Next, I used the printer's control panel and on-screen menus to print a one-page Wi-Fi Direct guide, which said the name and password were on the control panel or home page (EWS). The home page displayed no password. The navigation path was not spelled out.
I tried HP's tech support, but the 2-hour chat did not get Wi-Fi Direct working with either my Windows 10 PC or my Android phone. Tech support gave me the wrong menu path to the Wi-Fi Direct menu, and eventually, the rep just told me the password. Later, I located the password — it took a whopping 11 button presses to get there.
My phone showed the printer, but when I tried to print, I got a message saying the printer was not available.
Thankfully, with the password located, I was able to set up Wi-Fi Direct with my Mac running OS 10.12. on the second attempt. On my first attempt to put the printer on my wireless network, the software crashed. But after I reinstalled the software, the M148fdw successfully joined the network.
In addition to Wi-Fi Direct, the M148fdw supports Apple AirPrint and Google Cloud Print for printing wirelessly from iOS and Android devices, respectively. In addition, the HP ePrint feature allows you to print remotely by sending an email, web page or email attachment to the printer's unique email address (which you can customize).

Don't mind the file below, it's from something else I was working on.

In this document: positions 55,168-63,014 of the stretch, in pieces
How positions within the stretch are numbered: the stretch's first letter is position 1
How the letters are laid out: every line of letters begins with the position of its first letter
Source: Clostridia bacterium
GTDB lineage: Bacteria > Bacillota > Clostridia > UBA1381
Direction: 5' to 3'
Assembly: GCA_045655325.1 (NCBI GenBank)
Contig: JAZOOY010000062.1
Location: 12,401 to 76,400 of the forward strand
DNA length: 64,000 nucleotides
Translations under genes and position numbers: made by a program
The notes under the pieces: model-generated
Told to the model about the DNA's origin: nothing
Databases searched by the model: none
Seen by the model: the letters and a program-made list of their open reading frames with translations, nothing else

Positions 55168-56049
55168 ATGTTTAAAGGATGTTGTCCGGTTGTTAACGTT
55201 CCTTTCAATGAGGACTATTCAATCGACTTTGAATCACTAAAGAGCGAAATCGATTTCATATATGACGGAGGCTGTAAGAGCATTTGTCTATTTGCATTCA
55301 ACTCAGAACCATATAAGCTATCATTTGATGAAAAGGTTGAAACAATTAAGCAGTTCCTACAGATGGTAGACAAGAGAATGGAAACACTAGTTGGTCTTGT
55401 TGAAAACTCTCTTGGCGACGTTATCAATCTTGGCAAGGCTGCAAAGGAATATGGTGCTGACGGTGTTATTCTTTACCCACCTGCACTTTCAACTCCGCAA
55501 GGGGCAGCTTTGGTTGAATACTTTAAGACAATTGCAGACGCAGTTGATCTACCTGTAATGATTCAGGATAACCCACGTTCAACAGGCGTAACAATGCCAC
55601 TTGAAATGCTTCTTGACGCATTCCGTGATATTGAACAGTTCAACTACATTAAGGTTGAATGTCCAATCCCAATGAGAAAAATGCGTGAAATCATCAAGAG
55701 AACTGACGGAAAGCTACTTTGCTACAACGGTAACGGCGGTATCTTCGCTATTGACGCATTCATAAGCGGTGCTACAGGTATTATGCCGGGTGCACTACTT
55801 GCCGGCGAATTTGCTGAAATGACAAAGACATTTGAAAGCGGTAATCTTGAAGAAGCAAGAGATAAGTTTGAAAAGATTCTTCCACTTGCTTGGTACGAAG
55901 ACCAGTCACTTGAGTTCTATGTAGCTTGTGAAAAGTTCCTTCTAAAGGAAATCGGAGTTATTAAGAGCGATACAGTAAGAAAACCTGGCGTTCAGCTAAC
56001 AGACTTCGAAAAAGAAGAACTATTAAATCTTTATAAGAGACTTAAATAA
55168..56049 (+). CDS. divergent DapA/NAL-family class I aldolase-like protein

The HP M148fdw delivers a lot of features and performance for a bargain price. Print speeds are above average, image quality is high across the board, the document feeder and duplexer are fast, and copying is very speedy. Fax capability with a 10-key pad sweetens the deal. The cost per page of 3 cents when using the high-yield cartridge is just above the average of 2.8 cents. However, the control panel operation is a little clumsy, the setup instructions are vague and the process of setting up the wireless connections is a chore.
By contrast, our Editors' Choice, the Brother MFC-L2750DW, offers comparably high print quality, yet prints faster in all of our test categories. The Brother also scans more quickly in both black-and-white and color, and offers slightly better scan quality on color photographs. In addition, the MFC-L2750DW delivers a slightly lower cost per page and a significantly faster startup time.
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Eric Butterfield is a freelance writer and musician from California. His work has appeared in PC World magazine, CNET, Taproot, and Alter Action — plus Tom's Guide, of course — while his music has appeared in more than 260 TV show episodes for major networks such as NBC, Hulu, BBC America, and more. You can check out his work on Spotify.